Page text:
The only way to determine if this is the case is to test different ad positions manually. Most publishers hate this process because testing is hard, cumbersome, and takes lots of time. This is why Ezoic has become so popular, because it automates the testing process and makes all your ad positions dynamic (rather than static), so that they conform to the content and boost UX.
Publishers use Ezoic to test innumerable ad configurations to determine optimal distribution. This allows publishers to not only stop the decline in earnings but the ability to increase UX and revenue at the same time.
Steep decline in both revenue and traffic
If you’ve experienced a quick drop off in traffic and ad revenue, it’s time to work backward. Rarely do these kinds of things happen quickly without any cause that can’t be quickly identified.
If you’ve made any recent changes like launching a new website, changed hosts, implemented a new CMS etc. These should be culprit #1. A lot of times these will cause redirect, indexing, or crawl errors. If you launch a new site and do not set a canonical URL or redirect for the different variations of your URL (i.e. www.yoursite.com vs yoursite.com) these things could be configured to cause a redirect loop or 404 error that may be hurting you badly.
Additionally, if your URL’s have recently changed due to a new site launch — or another reason — it’s really important to look closely at your redirect spreadsheet. If you do not pass on your previous link history to the new ones, Google and other engines will see it as a completely new page.
Also, new CMS systems or site configurations may have accidently non-indexed your important pages. This is an easy fix. In WordPress, there is usually a function down at the bottom of each page that will let you check this. If your pages are set to non-index they will not be crawled by search engines.
Steady decline in Organic traffic and ad earnings
If you are seeing a steady decline in both ad earnings and traffic over the course of weeks or months, you may have a more systemic issue worth closely considering. You may be losing organic traffic position; which I’m sure is one of your biggest concerns. Here’s how to quickly identify this.
Option 1: Pull a Google Analytics report that looks at overall traffic and organic traffic side by side. Simply pull session data over the timespan you’re considering and select segments “all users” and “organic traffic” at the top beneath the Explorer tab.
A steady decline in organic traffic is not what you are hoping for when you clicked this link. It is not a quick fix; however, it can be improved.
It’s important to focus on the basics; good quality content and strong on-page user experiences. It’s important to realize that these organic factors could be influenced by some of the other traffic issues above too.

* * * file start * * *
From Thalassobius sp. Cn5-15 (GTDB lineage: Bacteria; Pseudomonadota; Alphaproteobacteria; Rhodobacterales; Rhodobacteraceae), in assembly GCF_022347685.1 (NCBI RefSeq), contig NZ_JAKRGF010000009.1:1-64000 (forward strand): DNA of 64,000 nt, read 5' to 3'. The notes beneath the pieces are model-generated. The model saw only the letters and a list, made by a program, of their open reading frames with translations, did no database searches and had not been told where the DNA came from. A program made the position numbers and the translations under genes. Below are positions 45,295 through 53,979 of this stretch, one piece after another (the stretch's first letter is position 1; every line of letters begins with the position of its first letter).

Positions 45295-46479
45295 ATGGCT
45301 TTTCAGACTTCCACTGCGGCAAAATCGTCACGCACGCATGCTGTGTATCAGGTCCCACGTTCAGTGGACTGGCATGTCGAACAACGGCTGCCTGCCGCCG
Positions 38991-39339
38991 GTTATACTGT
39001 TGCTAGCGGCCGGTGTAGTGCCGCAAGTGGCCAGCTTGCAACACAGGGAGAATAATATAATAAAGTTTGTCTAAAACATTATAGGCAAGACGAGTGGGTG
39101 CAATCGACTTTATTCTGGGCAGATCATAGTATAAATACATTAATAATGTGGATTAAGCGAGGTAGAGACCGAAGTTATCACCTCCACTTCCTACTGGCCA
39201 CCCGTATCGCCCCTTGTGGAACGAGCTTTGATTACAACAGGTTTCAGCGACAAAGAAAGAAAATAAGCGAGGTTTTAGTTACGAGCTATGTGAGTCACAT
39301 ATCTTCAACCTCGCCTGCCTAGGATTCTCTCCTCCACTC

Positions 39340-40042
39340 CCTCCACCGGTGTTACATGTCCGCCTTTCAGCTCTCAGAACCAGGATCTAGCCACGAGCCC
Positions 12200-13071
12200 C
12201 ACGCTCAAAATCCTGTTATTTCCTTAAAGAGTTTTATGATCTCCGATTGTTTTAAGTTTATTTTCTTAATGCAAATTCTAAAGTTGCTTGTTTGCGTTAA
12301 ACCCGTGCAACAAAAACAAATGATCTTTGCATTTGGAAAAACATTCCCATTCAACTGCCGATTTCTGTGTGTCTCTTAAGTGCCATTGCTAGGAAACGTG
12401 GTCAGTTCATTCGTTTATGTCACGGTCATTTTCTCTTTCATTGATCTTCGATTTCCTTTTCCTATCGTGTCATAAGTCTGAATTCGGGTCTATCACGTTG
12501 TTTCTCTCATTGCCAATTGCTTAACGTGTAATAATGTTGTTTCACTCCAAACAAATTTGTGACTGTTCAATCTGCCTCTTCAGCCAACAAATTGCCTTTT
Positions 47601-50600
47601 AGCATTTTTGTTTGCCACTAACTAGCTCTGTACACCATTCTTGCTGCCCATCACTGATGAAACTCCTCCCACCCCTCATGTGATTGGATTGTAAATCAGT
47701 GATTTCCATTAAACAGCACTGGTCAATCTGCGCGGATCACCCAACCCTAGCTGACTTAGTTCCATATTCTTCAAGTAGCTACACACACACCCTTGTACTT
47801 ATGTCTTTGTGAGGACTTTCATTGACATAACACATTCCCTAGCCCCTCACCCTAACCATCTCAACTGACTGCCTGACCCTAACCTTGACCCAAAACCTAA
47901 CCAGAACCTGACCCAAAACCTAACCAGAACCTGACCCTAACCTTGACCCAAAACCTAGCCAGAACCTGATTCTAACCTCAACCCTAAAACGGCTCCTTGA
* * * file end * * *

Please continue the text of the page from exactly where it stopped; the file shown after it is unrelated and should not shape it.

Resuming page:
A bad redirect, a mobile add that won’t close, etc. could be affecting things like bounce rate and time on site in a way that is negatively impacting SEO as much as it is revenue; making these things double whammies for your bottom line.
The Impact of Page Speed
I like the Google Developer tools because it offers insight as to what is slowing the site down.
Another good tool — but not a free tool — is Pingdom. It allows you to look at changes over time and closely monitor the things affecting your page speed. If this is indeed the culprit of your ad earnings dropping, then it might be worth investing more effort in keeping an eye on this.
If all look good, ensure it’s fast for everyone…
Just because the site is fast for you doesn’t mean its fast for everyone. It may be worth looking into a CDN to ensure that your site is equally as speedy for your distributed visitors.
A CDN (content delivery network) is a network of servers located in different parts of the globe that stores files to be used by your website visitors. By having your files on several servers across a geographical area you can make sure the user is loading files that are near them, not all the way across the country or ocean, which can slow down the site experience considerably.
You can read more here about the nuts and bolts of a CDN, how to set it up, and if you’re actually using it right now.
Wrapping it up
The variables that affect your ad revenue are innumerable; both positively and negatively. There are natural fluctuations in earnings, and publishers tend to overreact to small day to day changes; however it is important to get ahead of steep declines before the issue becomes worse.
If you are experiencing trouble with your traffic and ad revenue, reach out to the Ezoic team today. We’re a certified Google partner and our system helps publishers optimize user experiences and ad revenue every day.